Without getting too philosophical, it’s about keeping a good healthy balance. We’ve always been vertically integrated, and there was a time when we were manufacturing in Australia. We no longer do that because it’s not commercially viable, but if you go back 20 years, we were primarily a wholesaler and manufacturer to the industry. Over time, the dial has switched back to a strong focus on retail. But if retailers rely on other brands for their retail offer and don’t have the scale or capability to direct source, or allow a particular brand to dominate their go-to-market, there’s absolutely a degree of vulnerability there.
I can think of a few examples where retailers would struggle [with this], because wage costs are going up, rents are going up, and if they’re relying on other brands to do all the product innovation and branding for them, and all they’re offering is a means to fulfil and the customer experience… well, if I were in that position, I would feel extremely vulnerable.
IRW: I’ve spoken with one two retail CEOs who have said that rents aren’t really an issue for them. What’s your position on the cost of rents?
LN: I’d like to meet them. Rent is our biggest expense, and if your biggest expense as a percentage of sales is going up, that’s a concern. Lack of supply is a key driver, in Sydney in particular. The lack of supply is creating artificially high prices in the market. It’s something the Large Format Retail Association is working on, but higher rents have an impact on all retailers because somehow those costs need to be achieved and passed on to the customer. In the next five to 10 years, I think we’re going to see it play out where retailers are going to be forced to find a new model to maintain a sustainable cost base.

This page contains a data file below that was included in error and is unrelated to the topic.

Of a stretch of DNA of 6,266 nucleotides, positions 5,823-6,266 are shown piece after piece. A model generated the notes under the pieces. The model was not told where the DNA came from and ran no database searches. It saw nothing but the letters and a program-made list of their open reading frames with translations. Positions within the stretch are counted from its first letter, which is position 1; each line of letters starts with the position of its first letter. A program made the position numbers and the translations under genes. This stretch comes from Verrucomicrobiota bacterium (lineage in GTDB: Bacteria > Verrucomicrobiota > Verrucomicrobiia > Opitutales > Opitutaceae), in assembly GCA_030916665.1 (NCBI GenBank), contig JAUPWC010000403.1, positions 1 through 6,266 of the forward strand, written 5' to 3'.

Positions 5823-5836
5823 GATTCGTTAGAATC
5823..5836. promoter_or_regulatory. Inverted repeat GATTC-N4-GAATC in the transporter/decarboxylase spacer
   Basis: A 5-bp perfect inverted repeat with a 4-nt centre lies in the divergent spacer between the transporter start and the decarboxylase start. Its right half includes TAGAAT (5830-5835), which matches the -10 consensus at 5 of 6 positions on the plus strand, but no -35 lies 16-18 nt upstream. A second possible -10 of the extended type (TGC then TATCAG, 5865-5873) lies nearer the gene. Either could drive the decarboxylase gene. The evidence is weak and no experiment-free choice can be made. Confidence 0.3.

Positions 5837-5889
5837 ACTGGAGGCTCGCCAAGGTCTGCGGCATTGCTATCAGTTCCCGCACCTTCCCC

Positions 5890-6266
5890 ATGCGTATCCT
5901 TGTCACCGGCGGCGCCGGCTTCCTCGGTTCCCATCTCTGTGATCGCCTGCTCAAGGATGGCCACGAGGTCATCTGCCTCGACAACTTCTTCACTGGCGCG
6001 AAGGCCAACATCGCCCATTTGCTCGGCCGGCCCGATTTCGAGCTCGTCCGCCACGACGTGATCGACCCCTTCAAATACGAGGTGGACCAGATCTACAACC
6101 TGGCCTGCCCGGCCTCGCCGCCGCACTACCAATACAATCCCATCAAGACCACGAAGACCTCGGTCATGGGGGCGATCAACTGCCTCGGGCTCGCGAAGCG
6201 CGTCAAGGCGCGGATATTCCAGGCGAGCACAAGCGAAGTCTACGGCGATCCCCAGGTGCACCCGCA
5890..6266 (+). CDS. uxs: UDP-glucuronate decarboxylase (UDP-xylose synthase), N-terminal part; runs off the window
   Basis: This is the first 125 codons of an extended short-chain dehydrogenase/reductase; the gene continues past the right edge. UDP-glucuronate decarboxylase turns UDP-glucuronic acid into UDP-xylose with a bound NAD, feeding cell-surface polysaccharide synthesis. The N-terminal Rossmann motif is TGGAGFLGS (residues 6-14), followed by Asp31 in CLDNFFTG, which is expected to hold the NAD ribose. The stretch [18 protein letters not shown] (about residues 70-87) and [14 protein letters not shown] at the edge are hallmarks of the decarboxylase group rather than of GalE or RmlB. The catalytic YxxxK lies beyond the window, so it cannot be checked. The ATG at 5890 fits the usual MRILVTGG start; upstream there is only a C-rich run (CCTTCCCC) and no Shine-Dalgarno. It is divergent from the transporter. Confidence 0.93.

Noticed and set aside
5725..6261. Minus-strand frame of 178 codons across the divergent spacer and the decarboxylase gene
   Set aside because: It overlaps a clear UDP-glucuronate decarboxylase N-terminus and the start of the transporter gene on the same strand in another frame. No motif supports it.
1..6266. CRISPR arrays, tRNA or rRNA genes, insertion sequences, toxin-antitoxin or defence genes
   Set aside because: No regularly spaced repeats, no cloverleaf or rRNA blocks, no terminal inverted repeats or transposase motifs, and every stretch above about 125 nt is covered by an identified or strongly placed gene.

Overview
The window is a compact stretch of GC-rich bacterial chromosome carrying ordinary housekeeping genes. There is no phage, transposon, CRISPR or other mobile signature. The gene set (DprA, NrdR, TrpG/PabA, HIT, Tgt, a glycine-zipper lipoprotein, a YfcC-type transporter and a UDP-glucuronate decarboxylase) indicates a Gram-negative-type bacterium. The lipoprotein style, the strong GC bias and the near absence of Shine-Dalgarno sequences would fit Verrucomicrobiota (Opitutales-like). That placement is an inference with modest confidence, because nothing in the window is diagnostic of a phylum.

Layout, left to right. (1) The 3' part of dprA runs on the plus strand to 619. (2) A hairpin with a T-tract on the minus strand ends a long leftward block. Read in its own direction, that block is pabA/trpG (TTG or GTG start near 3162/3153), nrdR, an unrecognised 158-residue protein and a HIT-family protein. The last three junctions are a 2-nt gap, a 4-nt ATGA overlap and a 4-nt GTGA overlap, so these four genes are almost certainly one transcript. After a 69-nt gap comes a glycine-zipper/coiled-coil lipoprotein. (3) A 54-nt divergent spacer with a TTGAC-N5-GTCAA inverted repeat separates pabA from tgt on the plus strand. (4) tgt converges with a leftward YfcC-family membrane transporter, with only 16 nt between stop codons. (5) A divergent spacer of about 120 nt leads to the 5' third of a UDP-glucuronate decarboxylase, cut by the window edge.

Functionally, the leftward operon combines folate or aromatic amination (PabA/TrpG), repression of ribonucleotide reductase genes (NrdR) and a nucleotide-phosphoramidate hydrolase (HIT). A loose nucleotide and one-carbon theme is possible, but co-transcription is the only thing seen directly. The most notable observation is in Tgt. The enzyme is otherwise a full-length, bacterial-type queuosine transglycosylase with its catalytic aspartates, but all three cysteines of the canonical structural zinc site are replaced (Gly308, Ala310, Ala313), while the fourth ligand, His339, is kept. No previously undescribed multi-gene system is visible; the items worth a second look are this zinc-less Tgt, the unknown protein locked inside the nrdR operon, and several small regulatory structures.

IRW: Is it purely lack of supply that’s driving up the cost, or are there other factors? One thing you often hear about is the lack of clarity on how store-to-door and click-and-collect sales are attributed…
LN: I think landlords can command higher price points because retailers are willing to pay for them, because if they don’t pay that rent, they’ll potentially lose the site, and they’re losing part of their go-to-market strategy. We don’t really mind whether our customers look in-store and buy online or do the reverse or any combination of physical and digital shopping.
We know through our research that one of our customers’ biggest complaints is the fact that there’s no store near them. Particularly with a discretionary retailer – people don’t buy a barbeque every day – they want to be able to look and feel the product. When we say a customer is just looking, they’re not just looking, they’ve already looked. They’re validating; they’re confirming. So you still need a physical environment to really complete the brand offering.
I think retailers are forced into a position where they end up paying a little more than they’d like on rent because the options are limited.
IRW: Has that been your experience?
LN: I’ve got three sites at the moment in Sydney where I’ve got what I would politely describe as a B-grade offer because it was all I could get. There’s a lack of availability, and it absolutely is very real.
IRW: How are you dealing with this scarcity of suitable retail space?
LN: We’re looking at how we can potentially use smaller physical spaces and bringing in digital assets and technology to amplify the offer. It all goes back to good healthy space planning and figuring out how much inventory you’re going to keep on site. There is a whole myriad of considerations you need to think through, but when rent is your biggest expense, you’re forced to have those conversations.
Our footprint is generally between 750 and 1500sqm. We have some sites that are 650sqm, which is on the small size for us, and over the next 12 months, we’re looking into potentially launching a 400sqm site to complement the bigger flagship stores.